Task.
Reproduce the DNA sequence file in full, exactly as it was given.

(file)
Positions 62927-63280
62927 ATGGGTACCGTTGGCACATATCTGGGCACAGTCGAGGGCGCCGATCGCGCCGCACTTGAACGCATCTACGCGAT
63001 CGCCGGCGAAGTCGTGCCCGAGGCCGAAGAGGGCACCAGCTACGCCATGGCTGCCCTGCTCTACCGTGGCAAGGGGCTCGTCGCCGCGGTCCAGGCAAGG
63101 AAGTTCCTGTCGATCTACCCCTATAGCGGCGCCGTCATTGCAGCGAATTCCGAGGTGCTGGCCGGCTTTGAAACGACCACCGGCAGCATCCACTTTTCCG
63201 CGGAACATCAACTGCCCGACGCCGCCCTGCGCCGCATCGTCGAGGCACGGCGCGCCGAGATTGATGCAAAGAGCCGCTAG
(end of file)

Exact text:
Positions 62927-63280
62927 ATGGGTACCGTTGGCACATATCTGGGCACAGTCGAGGGCGCCGATCGCGCCGCACTTGAACGCATCTACGCGAT
63001 CGCCGGCGAAGTCGTGCCCGAGGCCGAAGAGGGCACCAGCTACGCCATGGCTGCCCTGCTCTACCGTGGCAAGGGGCTCGTCGCCGCGGTCCAGGCAAGG
63101 AAGTTCCTGTCGATCTACCCCTATAGCGGCGCCGTCATTGCAGCGAATTCCGAGGTGCTGGCCGGCTTTGAAACGACCACCGGCAGCATCCACTTTTCCG
63201 CGGAACATCAACTGCCCGACGCCGCCCTGCGCCGCATCGTCGAGGCACGGCGCGCCGAGATTGATGCAAAGAGCCGCTAG